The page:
The bold purple against the white background is an instant eye-catcher, while that blue entices the reader to read the article completely. Also used to emphasize articles, as the reader can see, is the significantly larger headline text. This further draws the reader’s eye to the article and entices him or her to, of course, read it and comment on it. Comments are tracked by the speech bubble with the number 4 in it and I know a lot of people are obsessed with being one of the first to comment on posts like this, so I think emphasizing the number of people who have commented on an article is good for two reasons: 1) They feel like they’re a part of the article and 2) Who doesn’t want to read a really popular article? I’d feel like I was missing out.

Flow: Based on the above analyses of the different design elements used in this website, I would say that the website’s overall flow both works and doesn’t work. The website’s design is consistent throughout the different pages and articles on the website, so that aspect is beneficial to viewers. I just can’t get over the way that the website is so out of balance with that huge block of white space after the main articles on the home page. That kind of design flaw is maybe overlook-able on a different page within the website, but I think it is extremely disruptive to the flow of the webpage. Other pages, however, have a good sense of flow because they are very consistent with the way in which they are designed and use the spaces in which they occupy wisely. Articles have a basic format: 1.) Game image 2.) Body 3.) Comments/Likes and even though featurettes fill the spaces next to the articles, both sets of information (articles and featurettes) are aligned in such a way that it is not cluttered and they do not compete with one another.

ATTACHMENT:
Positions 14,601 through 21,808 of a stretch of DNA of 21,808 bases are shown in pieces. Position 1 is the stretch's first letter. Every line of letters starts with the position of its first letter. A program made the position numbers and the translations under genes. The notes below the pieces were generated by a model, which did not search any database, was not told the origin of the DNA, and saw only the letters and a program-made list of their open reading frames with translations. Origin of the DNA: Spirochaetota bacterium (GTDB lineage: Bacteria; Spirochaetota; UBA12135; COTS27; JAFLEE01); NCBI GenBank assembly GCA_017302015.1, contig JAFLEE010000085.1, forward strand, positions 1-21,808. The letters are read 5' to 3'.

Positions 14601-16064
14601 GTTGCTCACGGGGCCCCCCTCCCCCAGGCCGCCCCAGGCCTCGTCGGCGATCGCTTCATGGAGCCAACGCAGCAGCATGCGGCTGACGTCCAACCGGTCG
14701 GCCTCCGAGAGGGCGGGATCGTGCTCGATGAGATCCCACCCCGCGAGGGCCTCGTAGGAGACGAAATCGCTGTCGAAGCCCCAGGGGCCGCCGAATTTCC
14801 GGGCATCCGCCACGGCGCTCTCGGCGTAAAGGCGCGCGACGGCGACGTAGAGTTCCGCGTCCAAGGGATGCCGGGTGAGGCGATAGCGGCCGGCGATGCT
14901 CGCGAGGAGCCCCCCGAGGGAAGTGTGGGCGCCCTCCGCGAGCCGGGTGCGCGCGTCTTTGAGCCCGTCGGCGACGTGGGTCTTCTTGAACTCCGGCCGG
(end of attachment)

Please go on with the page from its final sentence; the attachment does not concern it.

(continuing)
Design and Rhetorical Analysis:

Going back to the balance problem, I think that readers are less inclined to scroll all the way down the page to “Like” the website on Facebook or follow it on Twitter, or even click the Staff Blog links that seem to take up the majority of the space on the right hand side of the webpage. I think that this hinders the rhetorical needs from being met by just causing the reader to be bored with the website. That’s not something one wants to achieve on the home page of their website. Other than that, I think the other design elements help the rhetorical needs to be met. The emphasized texts connect curious readers to information of interest and related posts, and by so doing, maintains the viewer’s interest. 

Copyright and Attribution:

Anytime information about game development is given, the website directly cites developers and the developers’ websites so that readers who want confirmation on facts, if they feel like they need it, can go directly to the website or search the name of the person cited for the direct quote to that information. Video interviews are also implemented to give viewers information about upcoming games and statistics concerning those games. Most interviews are with Game Artists, Graphic Designers, or Developers who work on the game projects that are featured in the articles, thus solidifying the website’s credibility within the gaming community.


Rhetoric on the Town: Flow


Rhetorical Analysis: